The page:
No. 91 Aiden Gobaira, early-enrolled freshman defensive end, four-star recruit
No. 90 Alexander Ehrensberger, junior defensive end, a German project nearing completion
No. 88 Mitchell Evans, sophomore tight end
No. 87 Michael Mayer, junior tight end, likely All-American
No. 85 Holden Staes, incoming freshman tight end
No. 84 Kevin Bauman, junior tight end
No. 83 Jayden Thomas, sophomore receiver, former four-star recruit
No. 80 Cane Berrong, sophomore tight end coming off an ACL injury
No. 79 Tosh Baker, one of four young Irish offensive tackles
No. 78 Pat Coogan, sophomore center, recovering from a meniscus injury
No. 77 Ty Chan, incoming offensive tackle, former four-star recruit
No. 76 Joe Alt, sophomore starting left tackle
No. 75 Josh Lugg, sixth-year offensive lineman, likely starting right guard
No. 74 Billy Schrauth, early-enrolled freshman offensive guard coming off foot surgery
No. 73 Andrew Kristofic, senior offensive tackle-turned-guard
No. 72 Caleb Johnson, sophomore offensive tackle, former Auburn pledge
No. 68 Michael Carmody, junior offensive line utility man
No. 65 Michael Vinson, long snapper, ‘Milk’
No. 65 Chris Smith, defensive tackle, Harvard transfer
No. 59 Aamil Wagner, consensus four-star incoming freshman offensive tackle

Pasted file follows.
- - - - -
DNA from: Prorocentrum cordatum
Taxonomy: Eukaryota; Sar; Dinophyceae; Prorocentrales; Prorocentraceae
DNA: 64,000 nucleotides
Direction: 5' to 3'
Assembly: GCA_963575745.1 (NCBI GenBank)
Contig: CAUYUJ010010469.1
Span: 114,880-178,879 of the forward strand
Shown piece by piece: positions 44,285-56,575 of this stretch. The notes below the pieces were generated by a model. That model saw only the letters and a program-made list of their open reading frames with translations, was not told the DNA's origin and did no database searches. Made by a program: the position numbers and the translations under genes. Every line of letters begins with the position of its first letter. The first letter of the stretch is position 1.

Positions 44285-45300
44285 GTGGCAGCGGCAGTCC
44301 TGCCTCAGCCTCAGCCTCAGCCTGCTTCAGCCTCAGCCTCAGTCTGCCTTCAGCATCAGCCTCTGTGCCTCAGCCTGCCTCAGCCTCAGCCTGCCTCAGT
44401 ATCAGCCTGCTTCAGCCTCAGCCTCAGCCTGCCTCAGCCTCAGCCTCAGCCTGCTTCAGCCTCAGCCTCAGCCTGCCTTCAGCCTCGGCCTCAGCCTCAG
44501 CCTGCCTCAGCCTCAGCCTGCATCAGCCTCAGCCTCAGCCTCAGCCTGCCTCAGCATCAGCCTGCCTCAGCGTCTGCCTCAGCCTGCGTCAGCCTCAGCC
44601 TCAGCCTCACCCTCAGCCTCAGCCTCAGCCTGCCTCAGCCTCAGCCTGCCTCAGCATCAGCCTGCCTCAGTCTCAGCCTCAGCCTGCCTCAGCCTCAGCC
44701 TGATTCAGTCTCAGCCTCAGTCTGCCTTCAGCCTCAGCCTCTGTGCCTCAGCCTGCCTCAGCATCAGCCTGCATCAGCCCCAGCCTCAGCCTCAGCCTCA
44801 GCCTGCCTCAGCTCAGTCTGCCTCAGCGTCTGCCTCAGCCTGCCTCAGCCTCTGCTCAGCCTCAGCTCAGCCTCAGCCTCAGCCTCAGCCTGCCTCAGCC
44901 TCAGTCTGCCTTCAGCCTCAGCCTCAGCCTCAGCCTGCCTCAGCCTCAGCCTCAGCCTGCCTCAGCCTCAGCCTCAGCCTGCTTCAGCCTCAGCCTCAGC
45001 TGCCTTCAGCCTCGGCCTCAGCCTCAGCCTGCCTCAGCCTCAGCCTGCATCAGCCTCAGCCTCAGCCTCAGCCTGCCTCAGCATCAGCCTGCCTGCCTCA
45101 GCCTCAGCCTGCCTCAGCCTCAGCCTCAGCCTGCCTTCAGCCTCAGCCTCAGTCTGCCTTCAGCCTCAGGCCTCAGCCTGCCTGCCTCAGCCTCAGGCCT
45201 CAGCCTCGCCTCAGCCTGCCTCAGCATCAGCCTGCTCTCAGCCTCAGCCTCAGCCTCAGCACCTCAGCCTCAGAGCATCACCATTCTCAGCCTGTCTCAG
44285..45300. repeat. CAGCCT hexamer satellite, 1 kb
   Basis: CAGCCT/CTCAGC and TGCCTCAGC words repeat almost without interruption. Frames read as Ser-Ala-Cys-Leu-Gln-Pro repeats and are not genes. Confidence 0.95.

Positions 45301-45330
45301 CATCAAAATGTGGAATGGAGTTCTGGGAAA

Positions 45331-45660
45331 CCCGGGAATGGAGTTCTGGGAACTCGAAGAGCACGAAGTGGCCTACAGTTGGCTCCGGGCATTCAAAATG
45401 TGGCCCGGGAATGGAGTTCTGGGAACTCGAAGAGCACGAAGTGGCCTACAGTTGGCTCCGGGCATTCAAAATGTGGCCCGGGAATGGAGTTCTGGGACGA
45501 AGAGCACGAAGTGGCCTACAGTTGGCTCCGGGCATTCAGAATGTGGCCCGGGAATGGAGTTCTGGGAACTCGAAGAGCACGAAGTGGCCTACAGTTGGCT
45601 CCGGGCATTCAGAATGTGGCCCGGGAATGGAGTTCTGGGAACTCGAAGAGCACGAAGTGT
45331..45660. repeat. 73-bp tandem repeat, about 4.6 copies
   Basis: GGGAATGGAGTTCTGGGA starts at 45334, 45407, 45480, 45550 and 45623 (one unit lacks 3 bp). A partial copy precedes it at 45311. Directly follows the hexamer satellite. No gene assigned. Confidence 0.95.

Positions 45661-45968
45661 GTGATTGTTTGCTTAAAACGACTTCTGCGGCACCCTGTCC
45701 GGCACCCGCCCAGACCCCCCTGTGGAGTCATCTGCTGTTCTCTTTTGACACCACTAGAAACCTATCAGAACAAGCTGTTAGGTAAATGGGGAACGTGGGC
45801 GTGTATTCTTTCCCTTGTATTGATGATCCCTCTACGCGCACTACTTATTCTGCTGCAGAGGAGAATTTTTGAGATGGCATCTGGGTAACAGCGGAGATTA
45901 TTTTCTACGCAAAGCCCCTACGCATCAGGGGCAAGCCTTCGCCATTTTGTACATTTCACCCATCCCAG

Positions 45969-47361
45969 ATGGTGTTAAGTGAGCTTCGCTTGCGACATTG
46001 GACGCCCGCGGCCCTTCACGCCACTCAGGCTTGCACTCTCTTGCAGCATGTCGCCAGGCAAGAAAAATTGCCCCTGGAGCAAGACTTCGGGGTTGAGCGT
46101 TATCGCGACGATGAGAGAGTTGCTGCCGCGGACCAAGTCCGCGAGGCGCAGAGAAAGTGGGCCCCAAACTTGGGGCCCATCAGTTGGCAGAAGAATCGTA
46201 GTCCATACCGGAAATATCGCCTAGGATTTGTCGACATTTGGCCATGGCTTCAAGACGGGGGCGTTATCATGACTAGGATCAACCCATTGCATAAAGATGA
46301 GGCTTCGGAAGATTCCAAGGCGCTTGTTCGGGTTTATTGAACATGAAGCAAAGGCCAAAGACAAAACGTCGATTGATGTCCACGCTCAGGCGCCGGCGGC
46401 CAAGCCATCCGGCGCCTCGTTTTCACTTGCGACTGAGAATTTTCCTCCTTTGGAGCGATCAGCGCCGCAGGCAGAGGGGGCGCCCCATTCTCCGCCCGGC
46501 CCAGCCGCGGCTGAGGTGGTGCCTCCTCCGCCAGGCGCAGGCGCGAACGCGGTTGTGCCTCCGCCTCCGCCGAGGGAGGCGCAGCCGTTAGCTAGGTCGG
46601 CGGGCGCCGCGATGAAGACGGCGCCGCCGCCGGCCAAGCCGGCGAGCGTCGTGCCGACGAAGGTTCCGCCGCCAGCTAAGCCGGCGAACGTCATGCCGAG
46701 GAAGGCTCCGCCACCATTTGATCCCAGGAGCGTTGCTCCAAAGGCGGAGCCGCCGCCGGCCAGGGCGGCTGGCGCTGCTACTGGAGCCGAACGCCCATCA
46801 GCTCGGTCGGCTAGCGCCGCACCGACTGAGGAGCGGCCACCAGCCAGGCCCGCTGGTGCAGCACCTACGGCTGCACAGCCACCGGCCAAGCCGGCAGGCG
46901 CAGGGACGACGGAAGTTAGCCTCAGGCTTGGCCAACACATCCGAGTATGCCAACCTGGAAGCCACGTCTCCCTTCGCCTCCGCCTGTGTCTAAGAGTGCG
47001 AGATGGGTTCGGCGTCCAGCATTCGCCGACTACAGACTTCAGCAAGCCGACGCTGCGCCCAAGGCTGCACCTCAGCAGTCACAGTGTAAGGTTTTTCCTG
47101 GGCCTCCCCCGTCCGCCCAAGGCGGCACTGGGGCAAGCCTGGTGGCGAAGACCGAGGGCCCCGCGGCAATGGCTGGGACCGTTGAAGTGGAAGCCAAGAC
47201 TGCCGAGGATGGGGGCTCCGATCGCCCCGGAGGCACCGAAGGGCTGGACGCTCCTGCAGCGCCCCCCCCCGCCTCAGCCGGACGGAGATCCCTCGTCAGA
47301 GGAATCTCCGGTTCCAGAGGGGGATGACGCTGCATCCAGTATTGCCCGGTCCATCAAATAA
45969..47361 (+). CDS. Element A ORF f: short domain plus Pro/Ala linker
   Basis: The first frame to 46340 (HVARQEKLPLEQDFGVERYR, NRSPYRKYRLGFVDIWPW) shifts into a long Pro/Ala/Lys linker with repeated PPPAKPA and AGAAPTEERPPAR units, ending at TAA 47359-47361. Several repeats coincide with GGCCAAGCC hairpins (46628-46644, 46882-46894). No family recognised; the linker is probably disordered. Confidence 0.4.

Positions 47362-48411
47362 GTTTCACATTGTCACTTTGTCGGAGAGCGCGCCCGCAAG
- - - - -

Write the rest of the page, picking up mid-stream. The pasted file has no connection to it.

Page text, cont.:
No. 58 Ashton Craig, incoming freshman center
No. 57 Jayson Ademilola, fifth-year defensive tackle, coming off shoulder surgery
No. 56 Joey Tanona, early-enrolled offensive guard coming off a concussion
No. 56 Howard Cross, senior defensive tackle with heavy hands, and that’s a good thing
No. 55 Jarrett Patterson, fifth-year offensive lineman, three-year starting center, captain
No. 54 Jacob Lacey, senior defensive tackle, now lighter and a starter
No. 54 Blake Fisher, sophomore starting right tackle, ‘ginormous’
No. 52 Zeke Correll, senior center or perhaps left guard
No. 52 Bo Bauer, fifth-year linebacker, Ironman
No. 50 Rocco Spindler, sophomore offensive guard
No. 48 Will Schweitzer, sophomore end-turned-linebacker
No. 47 Jason Oyne, sophomore defensive end-turned-tackle
No. 44 Junior Tuihalamaka, early-enrolled freshman linebacker, consensus four-star recruit
No. 44 Alex Peitsch, junior long snapper
No. 42 Nolan Ziegler, early-enrolled freshman linebacker, Irish legacy
No. 41 Donovan Hinish, incoming freshman defensive tackle, Kurt’s brother
No. 40 Joshua Burnham, early-enrolled freshman linebacker-turned-end
No. 34 Osita Ekwonu, senior Vyper end coming off an Achilles injury
No. 31 NaNa Osafo-Mensah, senior defensive end
No. 20 Jadarian Price, early-enrolled freshman running back with a ruptured Achilles
No. 9 Eli Raridon, incoming freshman tight end with a torn ACL